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Everything we know about Project Cars 2
Slightly Mad Studios hit a racing sim goldmine with Project Cars, presenting a visually stunning yet challenging experience that left fans wanting more. Well, that’s exactly what we’re getting with Project Cars 2.
TrustedReviews has compiled everything you need to know about Project Cars 2 including all the details on news, gameplay, tracks, cars and more. We’ve also got a hands-on preview from games editor Brett Phipps.
Project Cars 2 release date
Project Cars 2 is coming to PS4, Xbox One and PC on September 22, Slightly Mad Studios has announced.
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Project Cars 2 tracks
Slightly Mad Studios has outlined all of the tracks coming to Project Cars 2, of which there will be 120. Tracks such as Azure Coast, Cadwell Park and Long Beach have all been faithfully recreated with four dynamic weather variants. You can find the full list of playgrounds here.
Project Cars 2 cars
In addition to its healthy selection of tracks, the list of vehicles coming to Project Cars 2 have also been unveiled. 180 fully licensed, fully approved and fully tested cars are coming to the racing sim. Some of the highlights include the Vantage GT12, Continental GT3 and more. You can find the full range here.
Bandai Namco has also announced that Ferrari will be included in Project Car 2, bringing the world famous brand to the series with a variety of historic, classic and current models. Obviously, you can expect them to be super fast and gorgeous to look at.
Hands-on preview by Games Editor Brett Phipps
Available September 22 on PS4, Xbox One and PC
My latest hands-on session with Project Cars 2 took place at Brands Hatch, both in the game and in real life. That’s to say that I was at the actual circuit, driving on the virtual recreation of it.
And the fact that I felt compelled to stay inside and play the game, rather than watch the British GT Championship that was taking place metres away from me, is surely some great praise.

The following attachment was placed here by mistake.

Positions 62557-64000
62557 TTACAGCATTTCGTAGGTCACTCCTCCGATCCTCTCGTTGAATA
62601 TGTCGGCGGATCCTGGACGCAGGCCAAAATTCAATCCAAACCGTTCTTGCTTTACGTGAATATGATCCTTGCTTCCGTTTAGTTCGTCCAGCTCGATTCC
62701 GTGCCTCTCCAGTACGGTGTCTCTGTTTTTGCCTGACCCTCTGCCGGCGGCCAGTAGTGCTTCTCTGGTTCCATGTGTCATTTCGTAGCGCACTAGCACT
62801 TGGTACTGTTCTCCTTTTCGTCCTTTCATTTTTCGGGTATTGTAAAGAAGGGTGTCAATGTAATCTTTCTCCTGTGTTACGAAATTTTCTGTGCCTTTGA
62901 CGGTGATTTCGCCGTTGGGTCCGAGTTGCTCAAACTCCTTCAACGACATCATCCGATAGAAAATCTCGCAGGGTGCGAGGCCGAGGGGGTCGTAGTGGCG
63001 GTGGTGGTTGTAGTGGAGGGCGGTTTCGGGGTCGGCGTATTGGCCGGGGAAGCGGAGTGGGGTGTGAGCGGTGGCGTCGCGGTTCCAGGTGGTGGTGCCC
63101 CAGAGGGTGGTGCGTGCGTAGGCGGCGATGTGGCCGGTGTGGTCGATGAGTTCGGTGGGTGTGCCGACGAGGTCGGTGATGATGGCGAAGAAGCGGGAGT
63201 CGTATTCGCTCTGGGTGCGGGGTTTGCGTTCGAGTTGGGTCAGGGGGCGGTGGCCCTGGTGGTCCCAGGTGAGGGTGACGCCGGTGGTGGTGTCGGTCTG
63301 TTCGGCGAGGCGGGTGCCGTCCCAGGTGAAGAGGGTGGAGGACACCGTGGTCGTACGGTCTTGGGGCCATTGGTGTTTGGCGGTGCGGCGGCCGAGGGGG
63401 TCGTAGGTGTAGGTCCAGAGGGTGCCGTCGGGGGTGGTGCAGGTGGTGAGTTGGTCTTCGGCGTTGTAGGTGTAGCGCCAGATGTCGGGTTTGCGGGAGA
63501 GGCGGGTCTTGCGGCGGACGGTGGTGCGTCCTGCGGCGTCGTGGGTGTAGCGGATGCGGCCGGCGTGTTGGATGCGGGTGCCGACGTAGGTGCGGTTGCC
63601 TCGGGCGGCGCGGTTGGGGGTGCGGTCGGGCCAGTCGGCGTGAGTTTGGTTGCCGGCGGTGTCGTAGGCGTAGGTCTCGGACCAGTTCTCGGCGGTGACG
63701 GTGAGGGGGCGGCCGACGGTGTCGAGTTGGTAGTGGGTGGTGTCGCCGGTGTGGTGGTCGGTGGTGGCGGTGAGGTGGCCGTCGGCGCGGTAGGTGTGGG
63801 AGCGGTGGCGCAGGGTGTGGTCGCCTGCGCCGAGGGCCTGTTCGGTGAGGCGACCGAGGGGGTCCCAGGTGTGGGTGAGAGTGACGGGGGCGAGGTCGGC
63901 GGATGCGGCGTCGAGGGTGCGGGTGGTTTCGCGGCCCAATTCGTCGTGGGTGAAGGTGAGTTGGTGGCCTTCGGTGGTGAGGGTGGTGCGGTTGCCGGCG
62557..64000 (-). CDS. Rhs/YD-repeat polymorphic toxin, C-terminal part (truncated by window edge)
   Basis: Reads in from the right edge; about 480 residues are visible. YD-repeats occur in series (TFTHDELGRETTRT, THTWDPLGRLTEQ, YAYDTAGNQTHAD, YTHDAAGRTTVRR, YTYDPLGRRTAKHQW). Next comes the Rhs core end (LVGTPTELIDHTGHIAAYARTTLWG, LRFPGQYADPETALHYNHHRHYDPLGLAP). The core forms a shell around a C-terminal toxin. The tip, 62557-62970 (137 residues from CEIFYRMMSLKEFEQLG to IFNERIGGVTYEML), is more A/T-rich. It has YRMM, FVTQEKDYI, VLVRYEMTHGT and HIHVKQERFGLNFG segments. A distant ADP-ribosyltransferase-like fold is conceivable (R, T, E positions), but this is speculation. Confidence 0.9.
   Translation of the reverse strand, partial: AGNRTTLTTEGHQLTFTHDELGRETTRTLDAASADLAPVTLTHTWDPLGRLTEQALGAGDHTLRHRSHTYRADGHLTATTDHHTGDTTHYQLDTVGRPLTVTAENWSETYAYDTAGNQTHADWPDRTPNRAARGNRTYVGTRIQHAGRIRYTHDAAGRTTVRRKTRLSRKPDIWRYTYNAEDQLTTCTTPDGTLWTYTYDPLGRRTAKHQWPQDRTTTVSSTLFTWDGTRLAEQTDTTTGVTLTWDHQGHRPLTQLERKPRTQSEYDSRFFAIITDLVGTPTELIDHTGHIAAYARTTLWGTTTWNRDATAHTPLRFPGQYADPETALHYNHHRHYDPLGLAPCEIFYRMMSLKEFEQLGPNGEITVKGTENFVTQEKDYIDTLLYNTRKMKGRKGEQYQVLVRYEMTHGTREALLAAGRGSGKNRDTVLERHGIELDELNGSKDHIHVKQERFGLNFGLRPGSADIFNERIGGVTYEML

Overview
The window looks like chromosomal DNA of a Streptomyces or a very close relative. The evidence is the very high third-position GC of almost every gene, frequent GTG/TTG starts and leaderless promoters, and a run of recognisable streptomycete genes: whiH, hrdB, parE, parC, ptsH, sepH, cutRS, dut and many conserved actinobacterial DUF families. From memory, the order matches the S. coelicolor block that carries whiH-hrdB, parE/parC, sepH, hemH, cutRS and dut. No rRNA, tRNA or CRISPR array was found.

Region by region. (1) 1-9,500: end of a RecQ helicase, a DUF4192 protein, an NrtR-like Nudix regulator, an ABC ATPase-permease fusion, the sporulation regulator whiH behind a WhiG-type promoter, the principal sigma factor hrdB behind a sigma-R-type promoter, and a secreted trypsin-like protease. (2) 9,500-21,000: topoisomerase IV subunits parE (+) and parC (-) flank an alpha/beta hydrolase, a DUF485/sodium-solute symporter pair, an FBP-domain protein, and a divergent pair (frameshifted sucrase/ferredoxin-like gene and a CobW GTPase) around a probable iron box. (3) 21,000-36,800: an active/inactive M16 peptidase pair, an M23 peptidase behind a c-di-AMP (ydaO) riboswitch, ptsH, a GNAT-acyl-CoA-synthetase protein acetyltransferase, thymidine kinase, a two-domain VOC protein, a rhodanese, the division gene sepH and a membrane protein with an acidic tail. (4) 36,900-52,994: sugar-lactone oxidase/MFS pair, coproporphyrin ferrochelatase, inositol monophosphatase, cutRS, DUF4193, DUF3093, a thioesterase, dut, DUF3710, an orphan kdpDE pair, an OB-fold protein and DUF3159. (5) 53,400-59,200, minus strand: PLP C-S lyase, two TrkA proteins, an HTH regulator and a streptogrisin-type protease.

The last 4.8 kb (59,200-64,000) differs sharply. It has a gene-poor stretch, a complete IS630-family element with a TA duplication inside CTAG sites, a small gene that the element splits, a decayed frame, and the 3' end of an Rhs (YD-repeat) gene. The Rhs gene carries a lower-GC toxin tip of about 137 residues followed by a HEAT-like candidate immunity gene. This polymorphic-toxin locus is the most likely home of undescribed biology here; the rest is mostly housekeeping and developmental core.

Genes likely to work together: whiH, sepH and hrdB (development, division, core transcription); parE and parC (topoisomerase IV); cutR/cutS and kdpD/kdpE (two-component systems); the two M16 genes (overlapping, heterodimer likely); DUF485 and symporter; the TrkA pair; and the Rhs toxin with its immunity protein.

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While Project Cars 2 is known for its steep difficulty curve, Slightly Mad Studios game director Stephen Viljoen spends the opening presentation showing just how much work the team has done in making sure that the player isn’t overwhelmed before even getting behind the wheel.
The user interface of the original Project Cars was somewhere between Football Manager and nightmare fuel, but its sequel presents a much cleaner look, with the right amount of detail and tooltips for seasoned sim racers and casual players respectively.
For example, there are now preset rulesets for each of the race disciplines in the game. When in Quick Race, if you want to jump into a touring car race, the game will automatically filter touring cars in the menu, as well as limit only tracks where said cars would realistically race, and apply all the rules and regulations of a proper tin-top encounter. It’s a much more streamlined system, and makes things much better in terms of getting into a race quicker.
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Then there’s the ability for multi-class races, with the player able to select up to four different classes to have on-track in any event. So your Porsche could be racing up against a Formula C car, while also lining up alongside a Mini Cooper and tailing a Lamborghini. It’s a cool system and creates a proper track-day feel.
There are also now two different difficulty modifiers, one for AI skill and another for AI aggression. The AI in Project Cars, some felt, was rather too aggressive, sticking rigidly to the racing line and desperately battling to be first into a corner at all costs. The developers have opened this up to the player, taking the philosophy that “to finish a race first, first you have to finish” as Viljoen describes. In other words, being able to tune how aggressive the drivers are in intense on-track moments makes it much better for players looking to improve their driving skills without getting smashed off the circuit every time they hesitate for a moment too long.